Standing in the famous May Fourth Square, I have the perfect view of Qingdao city’s skyline on one side, and Fushan Bay, home to the Qingdao Sailing Centre, on the other, which is currently under renovation for the upcoming Shanghai Cooperation Organization Summit this coming June.
The sailing center was originally constructed for the 2008 Olympic Games, where the sailing Regatta of the 29th Olympic Games and 13th Paralympics Game were held. Since then, it has held a plethora of events from world record breaking challenges to educational programs.
Other than Fushan Bay, Qingdao boasts some of the most beautiful coastline and sandy swimming beaches that China has to offer. Every year, tourists from all over China and abroad descend for some fresh sea air and sunshine. A short climb away from the beach and you’re walking among the mismatched European mansions of Badaguan. The villas, wide avenues and luxurious fountains make you feel like you’ve been transported out of China completely, especially thanks to many of the buildings being converted into quaint cafes and museums.
It’s spring at the moment and so the city is quiet. As the summer swings around tourism in the city will ramp up, the most busy during August when people flock for the annual beer festival – the country’s very own Oktoberfest.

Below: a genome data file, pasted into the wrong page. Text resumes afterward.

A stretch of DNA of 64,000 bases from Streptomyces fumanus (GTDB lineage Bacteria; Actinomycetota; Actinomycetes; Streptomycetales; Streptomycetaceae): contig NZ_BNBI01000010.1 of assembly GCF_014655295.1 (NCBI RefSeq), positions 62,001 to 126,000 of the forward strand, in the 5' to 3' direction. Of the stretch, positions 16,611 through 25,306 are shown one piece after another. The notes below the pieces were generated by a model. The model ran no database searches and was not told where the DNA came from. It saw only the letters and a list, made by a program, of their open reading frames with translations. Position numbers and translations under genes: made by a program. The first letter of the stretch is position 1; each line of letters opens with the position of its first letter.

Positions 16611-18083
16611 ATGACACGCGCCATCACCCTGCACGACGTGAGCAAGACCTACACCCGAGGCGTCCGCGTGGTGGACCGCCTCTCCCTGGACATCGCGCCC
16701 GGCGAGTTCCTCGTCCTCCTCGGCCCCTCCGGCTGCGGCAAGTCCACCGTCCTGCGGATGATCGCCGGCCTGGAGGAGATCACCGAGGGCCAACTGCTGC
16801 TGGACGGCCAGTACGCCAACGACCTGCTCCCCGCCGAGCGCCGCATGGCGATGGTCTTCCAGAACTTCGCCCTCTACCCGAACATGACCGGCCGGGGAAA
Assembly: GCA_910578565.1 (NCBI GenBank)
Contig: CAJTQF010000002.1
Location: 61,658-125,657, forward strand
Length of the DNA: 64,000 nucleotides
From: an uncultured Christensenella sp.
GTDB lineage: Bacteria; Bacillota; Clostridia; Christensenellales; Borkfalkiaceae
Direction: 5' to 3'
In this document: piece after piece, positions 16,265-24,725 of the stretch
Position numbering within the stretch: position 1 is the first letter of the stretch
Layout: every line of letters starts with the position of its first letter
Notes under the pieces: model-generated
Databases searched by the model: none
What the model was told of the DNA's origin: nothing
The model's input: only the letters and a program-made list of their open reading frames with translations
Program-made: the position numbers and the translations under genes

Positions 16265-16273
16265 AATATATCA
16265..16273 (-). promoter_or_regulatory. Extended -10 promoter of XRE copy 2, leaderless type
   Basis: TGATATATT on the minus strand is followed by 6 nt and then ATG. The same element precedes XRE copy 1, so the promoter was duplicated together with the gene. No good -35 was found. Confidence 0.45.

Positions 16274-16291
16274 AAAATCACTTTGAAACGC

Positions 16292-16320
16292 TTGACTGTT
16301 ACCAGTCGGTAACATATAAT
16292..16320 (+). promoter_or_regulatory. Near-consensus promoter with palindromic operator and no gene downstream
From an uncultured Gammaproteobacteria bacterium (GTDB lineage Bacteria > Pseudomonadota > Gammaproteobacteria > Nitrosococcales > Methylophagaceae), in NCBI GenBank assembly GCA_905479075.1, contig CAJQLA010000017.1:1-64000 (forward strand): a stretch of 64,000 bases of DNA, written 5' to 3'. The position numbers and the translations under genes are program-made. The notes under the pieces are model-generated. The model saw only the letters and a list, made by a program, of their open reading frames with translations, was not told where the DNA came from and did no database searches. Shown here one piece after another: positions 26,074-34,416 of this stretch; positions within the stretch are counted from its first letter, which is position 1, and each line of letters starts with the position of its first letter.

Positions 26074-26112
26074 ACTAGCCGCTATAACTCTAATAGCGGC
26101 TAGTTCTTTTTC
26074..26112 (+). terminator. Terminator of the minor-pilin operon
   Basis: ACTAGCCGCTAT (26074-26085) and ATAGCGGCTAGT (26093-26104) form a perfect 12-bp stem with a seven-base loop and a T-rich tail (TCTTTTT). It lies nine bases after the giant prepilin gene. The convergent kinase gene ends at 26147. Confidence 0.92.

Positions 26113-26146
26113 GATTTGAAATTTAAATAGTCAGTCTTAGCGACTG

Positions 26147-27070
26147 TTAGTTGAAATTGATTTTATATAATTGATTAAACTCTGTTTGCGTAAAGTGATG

The beer festival is a celebration of the cities favorite beverage – Tsingtao beer. The original Tsingtao brewery has been open since 1903 and the German architecture and brewing methods are still incredibly obvious. We took a couple of hours to check out the brewery museum, find out how the beer has been made for the past 100+ years, and of course have a taste!
After a few beers on an empty stomach, we were in desperate need of some good food. My colleague, Ning, took us to his favorite noodle restaurant, where he’s been eating the specialty hand-pulled noodles since he was a child. Talking about nostalgic childhood memories that occurred within these very walls, Liu Ning describes these noodles as the best in the world, and local rappers even mention the restaurant in their lyrics, so they had a lot to live up to! Watching the chef pull a portion of noodles in around 10 seconds, they are quickly added to a bowl with broth and a healthy portion of beef, coriander and seasoning. The perfect quick bite to eat before heading out of town for our next stop!
Driving 36 kilometers north, we arrive at the CRRC Sifang factory, where half of all the country’s bullet trains are made, and chat with some of the masterminds behind China’s fastest bullet train – Fuxing. The manufacture base is a hot bed of railway innovation and design, and is a mammoth 1.77 million square meters in size – that’s the size of 248 football fields!
As we drive back in to the city, it’s clear to me that Qingdao isn’t just for tourism or trade, but it’s really somewhere that people are proud to come from. The most obvious place of this is Beer Street, where Qingdao locals gather for some late night seafood, beer and conversation.
Once the sun has set, it’s time to head back to where we started this morning – the May Fourth Square, to take in the harbor lights in all their glory. As the night encroaches, a visual feast begins as the lights that have been put up all over the city come alive.
By Liu Ning, Morag Hobbs, Li Yan